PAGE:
Late election night for many county politicians

Raquel West (center) and family

It was a late night Tuesday, March 4, for candidates running for county offices after ballots in the Republican and Democratic primaries in Jefferson County had to be recounted, keeping many local politicians up past midnight while voting totals rolled in.

County Clerk Carolyn Guidry said it all started about 5 p.m. when poll workers began counting early voting totals at the Port Arthur Library. She said the problem was caused by poll workers who did not close the voting machines properly on Feb. 28 when early voting was completed.

“When the tabulation supervisor went to tabulate the early voting from the early voting equipment … they went through the process of tabulating all the flash cards for the different locations and when they got to the Port Arthur Library flash cards ... their totals were reading zero,” Guidry said. “That’s when they knew something was wrong. … Because had they collected the votes at the end of the night to close the process, those votes would have been recorded on those flash cards. Obviously that had not been done.”

Guidry said after poll workers set up all 12 machines and properly closed them — thereby recording each vote that had been cast during early voting — the number of voters who signed in before voting did not match the number of votes cast on the voting machines, and the poll supervisor decided to start from scratch sometime between 7 and 8 p.m.

“The numbers were off,” Guidry said. “That was 12 locations that had to be re-read. Also our early voting locations. So we really lost about three hours worth of work by starting the process all over again.”

Eventually, vote totals were tallied, revealing at least three Democratic runoff elections for county offices, elections that will be held May 27 for those who voted in their respective Democratic or Republican primaries.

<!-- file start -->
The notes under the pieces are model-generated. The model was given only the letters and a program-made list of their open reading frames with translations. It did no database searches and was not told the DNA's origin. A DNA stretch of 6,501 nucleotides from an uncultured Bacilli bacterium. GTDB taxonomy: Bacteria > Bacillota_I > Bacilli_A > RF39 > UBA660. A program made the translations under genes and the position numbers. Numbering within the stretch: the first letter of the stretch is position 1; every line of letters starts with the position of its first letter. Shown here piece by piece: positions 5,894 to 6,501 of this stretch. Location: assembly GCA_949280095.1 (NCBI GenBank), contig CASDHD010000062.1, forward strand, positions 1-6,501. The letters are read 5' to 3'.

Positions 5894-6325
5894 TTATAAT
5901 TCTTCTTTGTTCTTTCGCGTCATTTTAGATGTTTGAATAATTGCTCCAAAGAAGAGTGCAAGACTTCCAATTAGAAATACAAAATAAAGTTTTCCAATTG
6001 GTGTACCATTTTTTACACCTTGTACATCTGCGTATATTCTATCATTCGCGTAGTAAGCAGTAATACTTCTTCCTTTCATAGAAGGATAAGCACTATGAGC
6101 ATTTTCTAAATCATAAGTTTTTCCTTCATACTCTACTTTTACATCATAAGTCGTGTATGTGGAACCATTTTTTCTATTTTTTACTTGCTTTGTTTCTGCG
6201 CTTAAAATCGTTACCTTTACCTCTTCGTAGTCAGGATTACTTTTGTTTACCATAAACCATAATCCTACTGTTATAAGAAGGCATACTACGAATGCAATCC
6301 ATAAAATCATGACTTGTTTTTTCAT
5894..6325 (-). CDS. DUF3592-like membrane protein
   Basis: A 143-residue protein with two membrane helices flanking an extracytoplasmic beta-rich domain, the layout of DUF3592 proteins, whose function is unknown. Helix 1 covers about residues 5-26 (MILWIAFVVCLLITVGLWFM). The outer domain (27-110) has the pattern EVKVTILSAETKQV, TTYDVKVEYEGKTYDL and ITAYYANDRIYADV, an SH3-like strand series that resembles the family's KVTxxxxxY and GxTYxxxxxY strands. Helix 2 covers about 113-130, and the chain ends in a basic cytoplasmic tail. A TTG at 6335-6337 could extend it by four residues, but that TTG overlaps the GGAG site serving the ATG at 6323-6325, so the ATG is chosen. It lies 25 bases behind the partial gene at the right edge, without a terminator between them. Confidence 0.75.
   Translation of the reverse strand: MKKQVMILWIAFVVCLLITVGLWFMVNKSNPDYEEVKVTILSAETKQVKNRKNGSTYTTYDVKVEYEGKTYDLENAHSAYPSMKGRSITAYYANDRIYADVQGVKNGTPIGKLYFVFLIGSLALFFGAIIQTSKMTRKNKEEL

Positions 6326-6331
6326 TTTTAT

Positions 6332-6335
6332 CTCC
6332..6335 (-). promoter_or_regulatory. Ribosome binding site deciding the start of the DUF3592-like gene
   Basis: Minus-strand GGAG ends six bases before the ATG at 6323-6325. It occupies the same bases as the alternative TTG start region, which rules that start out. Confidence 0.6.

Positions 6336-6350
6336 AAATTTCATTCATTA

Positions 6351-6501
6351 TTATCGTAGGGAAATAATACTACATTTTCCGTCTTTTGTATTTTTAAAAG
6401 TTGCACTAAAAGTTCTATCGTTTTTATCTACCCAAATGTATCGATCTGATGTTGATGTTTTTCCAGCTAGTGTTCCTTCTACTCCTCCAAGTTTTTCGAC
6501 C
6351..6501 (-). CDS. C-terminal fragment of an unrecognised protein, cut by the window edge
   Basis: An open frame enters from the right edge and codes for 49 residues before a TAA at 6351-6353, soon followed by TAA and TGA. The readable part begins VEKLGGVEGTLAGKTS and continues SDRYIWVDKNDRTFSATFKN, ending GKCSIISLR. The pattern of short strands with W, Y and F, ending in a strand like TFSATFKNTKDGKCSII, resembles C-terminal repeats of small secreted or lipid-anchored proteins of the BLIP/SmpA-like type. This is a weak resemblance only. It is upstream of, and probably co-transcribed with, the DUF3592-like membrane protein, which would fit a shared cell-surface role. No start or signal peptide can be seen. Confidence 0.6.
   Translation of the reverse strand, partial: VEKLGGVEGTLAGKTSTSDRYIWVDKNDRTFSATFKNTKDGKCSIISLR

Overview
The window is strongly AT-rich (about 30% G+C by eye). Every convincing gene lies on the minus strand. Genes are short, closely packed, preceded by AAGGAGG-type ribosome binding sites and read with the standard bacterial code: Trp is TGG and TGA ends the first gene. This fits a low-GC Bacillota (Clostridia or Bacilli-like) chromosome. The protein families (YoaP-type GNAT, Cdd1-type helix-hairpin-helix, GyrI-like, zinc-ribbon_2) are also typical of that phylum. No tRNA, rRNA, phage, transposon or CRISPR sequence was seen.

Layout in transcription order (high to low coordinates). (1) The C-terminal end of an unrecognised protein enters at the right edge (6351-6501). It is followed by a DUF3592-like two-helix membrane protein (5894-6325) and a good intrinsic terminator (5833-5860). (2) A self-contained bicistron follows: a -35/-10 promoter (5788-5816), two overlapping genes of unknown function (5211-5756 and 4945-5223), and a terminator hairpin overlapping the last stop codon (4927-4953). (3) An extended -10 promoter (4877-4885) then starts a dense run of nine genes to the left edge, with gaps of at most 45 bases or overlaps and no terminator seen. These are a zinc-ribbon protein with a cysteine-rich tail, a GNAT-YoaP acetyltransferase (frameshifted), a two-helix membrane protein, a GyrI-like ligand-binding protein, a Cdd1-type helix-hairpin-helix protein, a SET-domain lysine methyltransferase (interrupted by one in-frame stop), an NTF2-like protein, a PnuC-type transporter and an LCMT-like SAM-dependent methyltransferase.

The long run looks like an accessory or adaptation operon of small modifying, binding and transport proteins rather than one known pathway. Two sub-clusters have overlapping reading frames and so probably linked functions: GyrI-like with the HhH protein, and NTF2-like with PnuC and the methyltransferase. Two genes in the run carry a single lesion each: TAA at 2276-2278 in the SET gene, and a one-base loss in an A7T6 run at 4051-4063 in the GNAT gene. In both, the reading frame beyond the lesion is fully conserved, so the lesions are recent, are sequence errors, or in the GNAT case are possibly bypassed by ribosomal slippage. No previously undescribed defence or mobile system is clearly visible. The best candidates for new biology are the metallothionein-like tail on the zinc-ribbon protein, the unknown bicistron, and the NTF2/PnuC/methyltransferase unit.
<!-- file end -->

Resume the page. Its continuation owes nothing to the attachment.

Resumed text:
Perhaps the most high-profile runoff will be in Jefferson County’s 252nd Criminal District Court, which was recently vacated by Judge Layne Walker. The runoff will be between attorneys Raquel West, who received 4,310 votes or 38.6 percent of votes, and Stella Batiste Morrison, who received 3,519 votes or 31.5 percent of the total. The winner of that runoff will face Carolyn Drawhorn Weidenfeld, a Republican, in the general election in November.

Next on the list is a runoff for County Court at Law No. 3, which was recently vacated when Judge John Paul Davis passed away. The runoff will be between Terrence L. Holmes, who received 4,243 votes or 36.8 percent of the vote, and Beaumont City Councilman Audwin Samuel, who received 4,913 votes or 42.7 percent of the vote. The winner will face Republican Clint M. Woods in November.

Also in a Democratic runoff will be, for Justice of the Peace Precinct 8, Tom Gilliam III, who received 602 votes or 45.5 percent of the vote, and Kenneth W. Marks with 307 votes or 23.2 of the total.

In the race for District Clerk, Jamie Smith led the Democrats with 5,835 votes or 51.1 percent of the total. Smith faced Stanley Hatcher, who received 2,878 or 25.2 percent of the total, and Rose Mitchell Chaisson, who received 2,697 votes or 23.6 of the total. Smith will face Republican Charlie Wiggins who received 5,203 votes or 55.7 percent of Republican primary votes to Karen J. Stewart’s 4,127 votes or 44.2 percent of the total.

To combat any future mix-up with vote counts, Guidry said she will have to monitor supervisors and poll workers more closely to ensure that they close early voting machines properly.

“I guess in the future, I’m gonna have to have a better checks and balances behind my election clerks to make sure they are closing properly when we’re getting that early voting equipment back in. So I just need more people, I guess, to deploy in the field at the early voting sites when they’re closing down to monitor what the clerks are doing,” Guidry said. “But with a staff of four, that’s kind of hard to do. We’ll have to see what other counting provisions we can make to do a better job of monitoring our clerks in the field.”

Voter turnout was low in Jefferson County, according to the County Clerk’s website, hovering about 10 to 20 percent of registered voters in most precincts within Jefferson County. The county clerk reported there were 8,167 early votes in the Democratic primary and 10,747 total compared to 6,629 early votes in the Republican primary and 12,153 total.